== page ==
The General Manager, Transportation Services recommends that:  

1. City Council approve the ActiveTO Yonge Street Cycling Network Expansion project installed in 2021 currently in place as permanent and in doing so, authorize the necessary by-law amendments to retain the following locations as a permanent installation:

a. Yonge Street: 150 metres north of Davisville Avenue to 100 metres south of Bloor Street (cycle tracks, Ward 11 and 12).

2. City Council approve the ActiveTO Bayview Cycling Network Expansion project installed in 2021 currently in place as permanent and in doing so, authorize the necessary by-law amendments to retain the following locations as a permanent installation:

a. Bayview Avenue: River Street to Front Street East (multi-use trail, Ward 13)

3. City Council amend cycling, traffic and parking regulations required in Chapter 886, Chapter 903, Chapter 910 and Chapter 950, as generally described in Attachment 2-Technical Amendments for By-law accuracy.

There are also links to the background study that shows that cycling traffic has increased significantly during the period of the pilot, and impact on motor traffic has been minimal.

There has also been quite a bit of coverage about the bike lanes:

If you wish to send a message to either the mayor and IEC about this issue, the committee will be accepting submissions until 5 pm on this Friday.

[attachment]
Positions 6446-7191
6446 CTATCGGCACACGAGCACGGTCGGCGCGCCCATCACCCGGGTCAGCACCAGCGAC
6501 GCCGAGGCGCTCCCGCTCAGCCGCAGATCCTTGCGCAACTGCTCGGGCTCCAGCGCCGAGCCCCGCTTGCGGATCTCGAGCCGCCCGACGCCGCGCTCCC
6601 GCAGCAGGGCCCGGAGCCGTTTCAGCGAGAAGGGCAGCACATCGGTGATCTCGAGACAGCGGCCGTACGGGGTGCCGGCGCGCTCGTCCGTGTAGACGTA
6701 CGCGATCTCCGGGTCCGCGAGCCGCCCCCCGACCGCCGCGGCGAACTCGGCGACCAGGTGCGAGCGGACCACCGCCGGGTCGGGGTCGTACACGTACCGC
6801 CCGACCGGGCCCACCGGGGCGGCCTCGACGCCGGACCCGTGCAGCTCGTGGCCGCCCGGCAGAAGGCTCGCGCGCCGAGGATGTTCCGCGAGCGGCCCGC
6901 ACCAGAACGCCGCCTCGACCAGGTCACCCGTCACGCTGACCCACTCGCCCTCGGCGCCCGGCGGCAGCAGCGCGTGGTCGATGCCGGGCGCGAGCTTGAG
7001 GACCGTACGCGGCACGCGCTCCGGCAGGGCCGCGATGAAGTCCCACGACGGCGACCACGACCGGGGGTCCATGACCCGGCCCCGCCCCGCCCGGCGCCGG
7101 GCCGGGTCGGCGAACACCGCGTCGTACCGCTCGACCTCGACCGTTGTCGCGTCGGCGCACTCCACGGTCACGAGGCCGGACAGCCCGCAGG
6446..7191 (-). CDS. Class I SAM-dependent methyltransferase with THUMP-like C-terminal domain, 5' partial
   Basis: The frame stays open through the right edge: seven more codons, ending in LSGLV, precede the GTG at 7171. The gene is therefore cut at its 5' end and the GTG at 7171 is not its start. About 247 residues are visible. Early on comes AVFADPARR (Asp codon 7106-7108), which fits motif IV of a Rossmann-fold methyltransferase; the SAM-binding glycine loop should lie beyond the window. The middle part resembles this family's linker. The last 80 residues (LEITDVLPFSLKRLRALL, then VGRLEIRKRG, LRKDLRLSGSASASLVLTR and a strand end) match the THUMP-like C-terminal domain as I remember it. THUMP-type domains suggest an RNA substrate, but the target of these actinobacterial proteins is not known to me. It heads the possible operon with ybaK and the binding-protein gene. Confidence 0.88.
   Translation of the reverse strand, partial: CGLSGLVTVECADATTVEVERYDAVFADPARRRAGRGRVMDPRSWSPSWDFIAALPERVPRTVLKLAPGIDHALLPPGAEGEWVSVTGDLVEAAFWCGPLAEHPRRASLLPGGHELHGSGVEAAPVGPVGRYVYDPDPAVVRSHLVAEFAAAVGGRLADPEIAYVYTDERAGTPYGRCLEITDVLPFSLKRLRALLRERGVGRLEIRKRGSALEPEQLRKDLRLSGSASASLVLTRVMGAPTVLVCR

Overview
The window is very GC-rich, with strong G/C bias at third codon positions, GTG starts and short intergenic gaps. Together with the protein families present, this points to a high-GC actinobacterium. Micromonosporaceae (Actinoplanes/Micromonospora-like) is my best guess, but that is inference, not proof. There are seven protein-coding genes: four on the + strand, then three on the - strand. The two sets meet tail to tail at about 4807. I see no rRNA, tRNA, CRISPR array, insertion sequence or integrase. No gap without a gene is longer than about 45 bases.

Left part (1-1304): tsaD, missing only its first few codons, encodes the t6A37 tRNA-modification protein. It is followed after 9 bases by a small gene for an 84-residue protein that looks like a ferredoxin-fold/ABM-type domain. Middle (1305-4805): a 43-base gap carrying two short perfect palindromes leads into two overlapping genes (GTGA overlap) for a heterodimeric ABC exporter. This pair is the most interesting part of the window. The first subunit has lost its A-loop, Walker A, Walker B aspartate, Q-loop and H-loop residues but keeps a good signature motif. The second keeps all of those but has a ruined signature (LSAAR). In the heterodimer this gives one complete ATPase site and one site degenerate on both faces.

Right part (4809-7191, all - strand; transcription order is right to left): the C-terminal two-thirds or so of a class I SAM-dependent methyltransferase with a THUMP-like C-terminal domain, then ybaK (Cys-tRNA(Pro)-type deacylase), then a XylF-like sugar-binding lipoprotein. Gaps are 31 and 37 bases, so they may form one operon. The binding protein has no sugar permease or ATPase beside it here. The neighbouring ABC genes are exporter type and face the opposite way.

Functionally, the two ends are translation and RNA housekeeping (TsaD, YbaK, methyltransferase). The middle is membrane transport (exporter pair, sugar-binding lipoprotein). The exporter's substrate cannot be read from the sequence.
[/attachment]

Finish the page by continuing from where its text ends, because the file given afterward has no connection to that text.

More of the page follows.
You can email IEC directly at: iec@toronto.ca, and use the subject line “My comments for 2023.IE1.4 on January 30, 2023 Infrastructure and Environment Committee”

Or you can use this handy link to write a letter to the Mayor and the members of the IEC.

Yonge 4 All will also be holding an event at Nathan Phillips Square on this Monday January 30 at 9 AM to symbolically present the mayor with a petition supporting the bike lanes, with over 8000 signatures.

If you want to read more about the long road to getting the Yonge bike lanes made permanent, Rob has an excellent summary on his blog.

Also bear in mind that in the longer term, there are also separate projects under consideration to put bike lanes between Finch and Sheppard [Transform Yonge], and restricting motor traffic on Yonge between College and Queen [YongeTOmorrow] (although the current proposal on the latter item only includes bike lanes as far south as Gerrard).

Update: as of this evening I see that 1021 emails or letters have been recorded on this item by the city clerk.

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I wasn’t going to post a snow clearance report but I saw something that was good news so here goes.

There is a stark difference in the condition of plowed vs unplowed side streets. Unplowed streets are going to be an ice rink with the hard freeze tonight.

Annette bike lanes looked like they had been plowed at some point, but there was enough residual snow and ice to make taking the lane a better option.

Bloor bike lane was decently plowed, but not salted, as also reported by David Shellnut.

I did notice that there were fewer obstructions in the bike lane, and sure enough I came upon a city crew clearing windrows at intersections. I thanked them profusely. If you look closely at the photo, you will see that the bike lane was temporarily blocked further on. This was to allow another worker to shovel more snow out of the bike lane. He was done and unblocked the lane as I rode by.

Not sure if this a new practice by the city, but the Bloor bike lane was in better shape than usual. I just hope that they lay down some salt before tonight.